Growth & Jobs | Personal data security key to protecting your money - Dystant
RICARDO DYSTANT, chief of digital transformation and special projects, JN Bank, is urging Jamaicans to be more proactive when it comes to educating themselves about phishing scams and the various forms of cyber threats in a bid to better protect their money.
Dystant said that while banks and other financial institutions continue to do their part in protecting customers’ data from unscrupulous entities, they also have a major role to play when it comes to protecting their information.
He was addressing a recent finance and management seminar hosted by final-year students of the Portmore Community College via Zoom. The virtual event was held under the theme ‘Digital Innovation and Utilisation: Minimising Illegality while Maintaining Public Awareness’.
The JN Bank executive noted that advancements in information and communications technology continue to provide consumers of financial services with significant benefits, including ease and convenience, as well as greater security and protection.
On the other hand, he pointed out that threats have also become more sophisticated, as technology is constantly evolving and the cybersecurity landscape always shifting.
“Fortunately, so too have the security features and capabilities of financial institutions. I can assure you that security is a major priority for financial institutions, and that extends to mobile and online banking,” he stressed.
Dystant said banks have a legal responsibility to keep customers’ data safe, including protecting it from cyberattacks or unauthorised access.
He noted that to help ensure the safety of customers’ data, financial institutions use sophisticated technology and monitoring techniques, intricate firewalls, and other methods of securing customer information, to include multifactor authentication, encryption, privacy policies and training, anomaly detection, and more.
Dystant said consumers also have a responsibility to protect their personal information. He said a major part of this defence mechanism is education, as well as the use and regular updating of technological protections, such as antivirus software, anti-spyware, and firewalls.
He said it’s important that banking customers stay on top of the latest trends, further pointing out that they cannot afford to get caught off guard.
“Education is important, because scams and other forms of banking frauds are becoming increasingly sophisticated. Many of the people behind these scams are educated and they are doing their research. Therefore, you must also stay ahead and ensure you educate yourself and do your own research,” he advised.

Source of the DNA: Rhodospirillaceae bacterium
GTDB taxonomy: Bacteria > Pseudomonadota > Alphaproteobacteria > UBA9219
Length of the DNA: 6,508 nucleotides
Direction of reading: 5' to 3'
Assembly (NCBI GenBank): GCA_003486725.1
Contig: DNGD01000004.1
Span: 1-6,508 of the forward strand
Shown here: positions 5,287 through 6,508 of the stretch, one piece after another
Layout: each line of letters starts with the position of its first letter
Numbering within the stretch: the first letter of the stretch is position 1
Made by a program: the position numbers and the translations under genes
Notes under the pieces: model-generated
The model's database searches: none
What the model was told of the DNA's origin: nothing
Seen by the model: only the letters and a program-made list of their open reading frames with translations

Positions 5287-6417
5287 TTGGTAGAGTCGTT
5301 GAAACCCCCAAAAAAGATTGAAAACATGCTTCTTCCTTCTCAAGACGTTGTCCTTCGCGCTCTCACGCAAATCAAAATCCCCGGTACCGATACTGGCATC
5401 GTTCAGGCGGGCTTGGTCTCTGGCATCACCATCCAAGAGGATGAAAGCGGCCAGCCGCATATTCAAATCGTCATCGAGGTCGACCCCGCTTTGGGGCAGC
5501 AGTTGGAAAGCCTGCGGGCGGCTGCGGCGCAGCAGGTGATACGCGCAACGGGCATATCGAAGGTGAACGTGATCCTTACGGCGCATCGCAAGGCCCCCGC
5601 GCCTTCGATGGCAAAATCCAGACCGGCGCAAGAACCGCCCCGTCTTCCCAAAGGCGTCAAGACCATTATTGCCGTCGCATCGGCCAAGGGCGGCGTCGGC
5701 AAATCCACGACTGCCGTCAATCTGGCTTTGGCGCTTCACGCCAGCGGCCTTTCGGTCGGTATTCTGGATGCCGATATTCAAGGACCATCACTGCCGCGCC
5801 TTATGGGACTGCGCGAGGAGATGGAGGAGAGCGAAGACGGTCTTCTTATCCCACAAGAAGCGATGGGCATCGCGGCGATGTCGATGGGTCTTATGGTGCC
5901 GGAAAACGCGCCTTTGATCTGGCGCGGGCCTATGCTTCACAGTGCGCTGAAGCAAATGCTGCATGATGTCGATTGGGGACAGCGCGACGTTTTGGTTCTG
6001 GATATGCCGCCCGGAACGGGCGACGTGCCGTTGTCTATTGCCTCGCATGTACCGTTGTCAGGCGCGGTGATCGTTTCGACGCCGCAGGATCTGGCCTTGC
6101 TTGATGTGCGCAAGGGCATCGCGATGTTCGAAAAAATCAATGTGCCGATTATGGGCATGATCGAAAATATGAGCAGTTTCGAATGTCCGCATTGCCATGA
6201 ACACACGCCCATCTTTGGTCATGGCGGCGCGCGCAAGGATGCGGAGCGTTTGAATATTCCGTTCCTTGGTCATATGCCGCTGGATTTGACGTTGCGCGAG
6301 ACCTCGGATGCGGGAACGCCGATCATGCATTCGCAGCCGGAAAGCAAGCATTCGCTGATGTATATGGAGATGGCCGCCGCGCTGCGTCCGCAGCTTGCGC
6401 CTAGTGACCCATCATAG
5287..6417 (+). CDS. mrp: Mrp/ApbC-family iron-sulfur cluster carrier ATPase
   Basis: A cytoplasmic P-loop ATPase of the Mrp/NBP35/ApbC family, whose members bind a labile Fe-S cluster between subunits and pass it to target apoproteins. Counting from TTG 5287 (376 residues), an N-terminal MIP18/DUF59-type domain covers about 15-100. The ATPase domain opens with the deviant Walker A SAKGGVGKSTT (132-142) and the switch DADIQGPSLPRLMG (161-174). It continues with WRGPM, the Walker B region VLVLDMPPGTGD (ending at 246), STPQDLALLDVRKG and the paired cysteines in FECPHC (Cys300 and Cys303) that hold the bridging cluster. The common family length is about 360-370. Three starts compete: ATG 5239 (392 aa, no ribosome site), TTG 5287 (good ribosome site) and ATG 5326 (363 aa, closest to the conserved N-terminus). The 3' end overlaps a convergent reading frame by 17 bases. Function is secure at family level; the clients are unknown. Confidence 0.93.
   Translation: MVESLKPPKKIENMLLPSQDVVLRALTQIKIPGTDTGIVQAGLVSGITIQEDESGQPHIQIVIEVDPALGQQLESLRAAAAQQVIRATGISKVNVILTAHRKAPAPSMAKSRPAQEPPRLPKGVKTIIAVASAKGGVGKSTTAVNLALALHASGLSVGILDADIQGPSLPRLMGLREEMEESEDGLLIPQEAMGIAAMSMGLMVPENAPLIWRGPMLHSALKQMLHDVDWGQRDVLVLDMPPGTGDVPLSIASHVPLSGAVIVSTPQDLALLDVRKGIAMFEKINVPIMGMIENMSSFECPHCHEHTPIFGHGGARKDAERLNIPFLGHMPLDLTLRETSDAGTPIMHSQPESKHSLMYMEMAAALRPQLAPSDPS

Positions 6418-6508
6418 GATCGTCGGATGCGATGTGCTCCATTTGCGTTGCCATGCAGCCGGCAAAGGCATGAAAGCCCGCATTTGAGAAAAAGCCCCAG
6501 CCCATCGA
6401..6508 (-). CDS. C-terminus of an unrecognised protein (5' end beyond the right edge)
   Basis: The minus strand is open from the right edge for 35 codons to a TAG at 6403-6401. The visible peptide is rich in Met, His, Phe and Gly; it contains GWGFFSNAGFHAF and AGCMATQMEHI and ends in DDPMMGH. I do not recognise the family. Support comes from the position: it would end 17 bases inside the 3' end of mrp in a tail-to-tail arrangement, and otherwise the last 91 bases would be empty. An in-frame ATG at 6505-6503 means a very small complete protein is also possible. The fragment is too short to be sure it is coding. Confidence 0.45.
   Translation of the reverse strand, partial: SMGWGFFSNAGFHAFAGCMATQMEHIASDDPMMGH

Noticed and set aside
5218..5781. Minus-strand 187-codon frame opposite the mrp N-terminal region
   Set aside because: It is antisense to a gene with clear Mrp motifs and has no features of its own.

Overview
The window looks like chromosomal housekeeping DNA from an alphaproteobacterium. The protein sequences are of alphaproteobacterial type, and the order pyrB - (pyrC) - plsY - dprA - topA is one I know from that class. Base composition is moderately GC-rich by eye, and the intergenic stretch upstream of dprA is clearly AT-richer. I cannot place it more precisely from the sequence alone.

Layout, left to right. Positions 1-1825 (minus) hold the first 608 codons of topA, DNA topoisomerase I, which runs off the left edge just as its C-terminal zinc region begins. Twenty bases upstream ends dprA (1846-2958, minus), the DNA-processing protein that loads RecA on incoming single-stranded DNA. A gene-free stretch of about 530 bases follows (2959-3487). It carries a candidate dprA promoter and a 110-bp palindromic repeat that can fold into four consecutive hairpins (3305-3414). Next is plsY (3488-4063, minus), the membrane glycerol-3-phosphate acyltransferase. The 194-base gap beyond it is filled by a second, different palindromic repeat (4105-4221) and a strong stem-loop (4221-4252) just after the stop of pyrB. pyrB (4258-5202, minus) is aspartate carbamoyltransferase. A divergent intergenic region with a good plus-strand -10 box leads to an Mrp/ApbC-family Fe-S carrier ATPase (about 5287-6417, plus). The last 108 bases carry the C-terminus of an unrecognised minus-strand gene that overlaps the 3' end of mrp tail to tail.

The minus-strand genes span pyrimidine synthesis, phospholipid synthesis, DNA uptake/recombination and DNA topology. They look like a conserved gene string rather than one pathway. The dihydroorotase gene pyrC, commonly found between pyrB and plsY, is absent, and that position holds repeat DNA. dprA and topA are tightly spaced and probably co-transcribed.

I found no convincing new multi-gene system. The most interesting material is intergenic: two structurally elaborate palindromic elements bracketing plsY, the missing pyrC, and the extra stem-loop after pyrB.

Dystant said consumers need to know the different kinds of threats to look out for, such as phishing scams and attacks, ransomware, vishing, spoofing and skimming.
“These texts, emails, calls are not coming from people who just get up and randomly decide to engage in scamming. These persons are trained in writing these programmes, and they know exactly what they are doing, so it’s critical you stay on your guard,” he warned.
Dystant also urged consumers to cooperate with their financial institution and to take the necessary steps to protect their data.
“Many persons sometimes fail to even update their contact information with their financial institution. They change their phone number or their email address, and they don’t inform their banks, and so they are not receiving critical notifications or alerts that could warn them of suspicious activity on their accounts,” he said. “Their online access isn’t working, and they don’t communicate this with their bank, so that the bank can either shut down the profile or reset it.”
He also advised that persons must get acquainted with their bank’s policies and processes when it comes to contacting their customers and requesting information.
“No bank will ever ask you for confidential data, like login and transaction passwords. Some institutions have a no-click policy. My recommendation is: do not give your credentials to anyone, and never type it in any email or on any platform other than your bank’s authentic website,” Dystant recommended.
He offered the following tips to keep your data safe:
• Read widely and educate yourselves about the latest threats and technology.
• Choose strong and unique passwords.
• Enable two-factor authentication.
• Steer clear of public Wi-Fi.
• Be wary of phishing scams: if it’s too good to be true, it probably is.
• Choose trustworthy financial apps.